Effects of mussel (Perna canaliculus) biodeposit decomposition on benthic respiration and nutrient fluxes
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Suspension-feeding bivalves increase the quantity and quality of sedimenting organic matter through the production of faeces and pseudofaeces that are remineralised in coastal sediments and thus increase sediment oxygen demand and nutrient regeneration. Bivalves are intensively cultivated worldwide; however, no bivalve biodeposit decay rates are available to parameterise models describing the environmental effects of bivalve culture. We examined sediment biogeochemical changes as bivalve biodeposits age by incubating coastal sediments to which we added fresh mussel (Perna canaliculus) biodeposits and measured O2 and nutrient fluxes as well as sediment characteristics over an 11-day period. Biodeposits elevated organic matter, chlorophyll a, phaeophytin a, organic carbon and nitrogen concentrations in the surface sediments. Sediment oxygen consumption (SOC) increased significantly (P=0.016) by ∼1.5 times to 1,010 μmol m−2 h−1 immediately after biodeposit addition and remained elevated compared to control cores without additions for the incubation period. This increase is in the range of observed in situ oxygen demand enhancements under mussel farms. To calculate a decay rate for biodeposits in sediments we fitted a first-order G model to the observed increase in SOC. The significant model fit (P=0.001, r2=0.72) generated a decay rate of 0.16 day−1 (P=0.033, SE=0.05) that corresponds to a half-life time of 4.3 day. This decay rate is 1–2 orders of magnitude higher than published decay rates of coastal sediments without organic enrichment but similar to rates of decaying zooplankton faecal pellets. NH 4 + release increased rapidly on the day of biodeposit addition (P=0.013) and reached a maximum of 144 μmol m−2 h−1 after 5 days which was 3.6 times higher compared to control cores. During this period NH 4 + release was significantly (P<0.001 to P=0.043) higher in the cores with biodeposit additions than in control cores.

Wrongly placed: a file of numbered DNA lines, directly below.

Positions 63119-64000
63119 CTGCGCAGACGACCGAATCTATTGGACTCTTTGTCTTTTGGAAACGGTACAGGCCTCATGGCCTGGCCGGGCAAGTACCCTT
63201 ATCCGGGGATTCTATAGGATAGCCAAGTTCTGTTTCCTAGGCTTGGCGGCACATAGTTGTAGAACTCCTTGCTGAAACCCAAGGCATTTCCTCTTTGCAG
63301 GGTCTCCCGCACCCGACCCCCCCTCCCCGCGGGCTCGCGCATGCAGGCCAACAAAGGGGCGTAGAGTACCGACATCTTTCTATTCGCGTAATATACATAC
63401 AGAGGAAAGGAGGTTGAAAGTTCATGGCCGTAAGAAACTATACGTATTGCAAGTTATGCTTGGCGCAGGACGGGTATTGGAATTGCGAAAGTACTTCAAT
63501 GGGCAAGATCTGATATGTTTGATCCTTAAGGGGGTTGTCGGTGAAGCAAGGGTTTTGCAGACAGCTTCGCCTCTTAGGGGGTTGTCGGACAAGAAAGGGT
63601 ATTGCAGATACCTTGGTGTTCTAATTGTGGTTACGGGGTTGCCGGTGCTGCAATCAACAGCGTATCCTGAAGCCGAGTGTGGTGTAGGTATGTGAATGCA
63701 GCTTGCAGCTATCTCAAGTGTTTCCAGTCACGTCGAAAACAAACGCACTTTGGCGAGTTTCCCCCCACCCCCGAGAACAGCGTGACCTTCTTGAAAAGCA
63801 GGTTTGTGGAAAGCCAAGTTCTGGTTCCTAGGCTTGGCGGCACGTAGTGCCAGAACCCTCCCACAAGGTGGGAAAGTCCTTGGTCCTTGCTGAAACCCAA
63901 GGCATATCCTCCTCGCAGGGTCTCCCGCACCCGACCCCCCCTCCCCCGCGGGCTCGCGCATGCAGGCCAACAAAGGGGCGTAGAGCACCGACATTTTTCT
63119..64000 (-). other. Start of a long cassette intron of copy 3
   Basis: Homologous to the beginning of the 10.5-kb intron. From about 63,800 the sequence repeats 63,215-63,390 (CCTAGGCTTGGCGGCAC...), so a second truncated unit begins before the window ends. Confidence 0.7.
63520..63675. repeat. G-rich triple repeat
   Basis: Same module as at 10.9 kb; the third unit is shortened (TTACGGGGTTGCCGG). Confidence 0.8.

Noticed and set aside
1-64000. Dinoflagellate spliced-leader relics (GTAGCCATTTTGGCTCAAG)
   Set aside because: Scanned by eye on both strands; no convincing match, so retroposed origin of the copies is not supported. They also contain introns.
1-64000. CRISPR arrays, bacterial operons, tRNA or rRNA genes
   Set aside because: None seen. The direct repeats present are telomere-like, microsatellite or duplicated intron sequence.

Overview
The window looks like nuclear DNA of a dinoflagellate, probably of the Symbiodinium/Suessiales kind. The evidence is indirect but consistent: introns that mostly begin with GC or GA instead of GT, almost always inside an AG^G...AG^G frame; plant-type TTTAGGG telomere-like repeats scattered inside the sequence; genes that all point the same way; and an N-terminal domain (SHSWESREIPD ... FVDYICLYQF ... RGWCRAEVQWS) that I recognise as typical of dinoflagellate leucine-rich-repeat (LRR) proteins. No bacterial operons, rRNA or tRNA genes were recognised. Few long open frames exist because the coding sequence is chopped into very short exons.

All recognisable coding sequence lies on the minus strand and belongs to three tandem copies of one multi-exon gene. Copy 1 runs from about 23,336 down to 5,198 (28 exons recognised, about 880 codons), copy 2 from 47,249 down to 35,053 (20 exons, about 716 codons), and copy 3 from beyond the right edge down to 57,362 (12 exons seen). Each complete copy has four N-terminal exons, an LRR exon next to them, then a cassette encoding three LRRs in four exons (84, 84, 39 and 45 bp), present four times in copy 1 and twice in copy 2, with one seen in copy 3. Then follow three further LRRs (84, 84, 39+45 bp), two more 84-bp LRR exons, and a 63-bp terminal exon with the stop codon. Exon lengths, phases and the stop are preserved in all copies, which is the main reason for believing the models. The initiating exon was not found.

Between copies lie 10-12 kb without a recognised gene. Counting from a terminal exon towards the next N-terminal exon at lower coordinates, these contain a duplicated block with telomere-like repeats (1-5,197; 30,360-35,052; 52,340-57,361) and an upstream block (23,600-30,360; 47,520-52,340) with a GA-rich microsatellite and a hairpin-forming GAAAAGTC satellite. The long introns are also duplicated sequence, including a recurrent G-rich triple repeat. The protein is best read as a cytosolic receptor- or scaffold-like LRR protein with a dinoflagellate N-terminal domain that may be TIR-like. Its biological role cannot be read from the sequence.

KeywordsDecay Rate Faecal Pellet Nutrient Flux Coastal Sediment Sediment Oxygen Demand
We thank D. Bell for help in the field and D. and M. Aislabe for access to their mussel farm. We also thank K. Vopel for suggestions on an earlier version of this manuscript. A University of Waikato postgraduate scholarship funded the first author; this is gratefully acknowledged.
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